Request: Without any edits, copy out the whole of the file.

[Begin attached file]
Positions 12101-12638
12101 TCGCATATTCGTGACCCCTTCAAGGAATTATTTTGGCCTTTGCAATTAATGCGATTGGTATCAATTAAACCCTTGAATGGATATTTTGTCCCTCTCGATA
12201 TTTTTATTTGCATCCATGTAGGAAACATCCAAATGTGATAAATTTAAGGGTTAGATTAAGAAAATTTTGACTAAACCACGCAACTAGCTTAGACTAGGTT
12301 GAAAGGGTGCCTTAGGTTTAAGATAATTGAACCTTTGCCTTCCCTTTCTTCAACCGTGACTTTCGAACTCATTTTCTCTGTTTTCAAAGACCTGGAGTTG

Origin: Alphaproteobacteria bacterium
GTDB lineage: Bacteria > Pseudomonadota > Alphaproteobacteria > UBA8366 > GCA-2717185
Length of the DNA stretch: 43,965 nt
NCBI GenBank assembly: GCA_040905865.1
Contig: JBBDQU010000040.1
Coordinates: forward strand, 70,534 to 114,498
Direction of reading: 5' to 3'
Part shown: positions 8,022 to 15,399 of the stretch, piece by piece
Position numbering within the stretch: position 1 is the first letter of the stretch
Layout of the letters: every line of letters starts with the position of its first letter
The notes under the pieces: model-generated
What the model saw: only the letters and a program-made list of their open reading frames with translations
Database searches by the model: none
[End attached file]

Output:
Positions 12101-12638
12101 TCGCATATTCGTGACCCCTTCAAGGAATTATTTTGGCCTTTGCAATTAATGCGATTGGTATCAATTAAACCCTTGAATGGATATTTTGTCCCTCTCGATA
12201 TTTTTATTTGCATCCATGTAGGAAACATCCAAATGTGATAAATTTAAGGGTTAGATTAAGAAAATTTTGACTAAACCACGCAACTAGCTTAGACTAGGTT
12301 GAAAGGGTGCCTTAGGTTTAAGATAATTGAACCTTTGCCTTCCCTTTCTTCAACCGTGACTTTCGAACTCATTTTCTCTGTTTTCAAAGACCTGGAGTTG

Origin: Alphaproteobacteria bacterium
GTDB lineage: Bacteria > Pseudomonadota > Alphaproteobacteria > UBA8366 > GCA-2717185
Length of the DNA stretch: 43,965 nt
NCBI GenBank assembly: GCA_040905865.1
Contig: JBBDQU010000040.1
Coordinates: forward strand, 70,534 to 114,498
Direction of reading: 5' to 3'
Part shown: positions 8,022 to 15,399 of the stretch, piece by piece
Position numbering within the stretch: position 1 is the first letter of the stretch
Layout of the letters: every line of letters starts with the position of its first letter
The notes under the pieces: model-generated
What the model saw: only the letters and a program-made list of their open reading frames with translations
Database searches by the model: none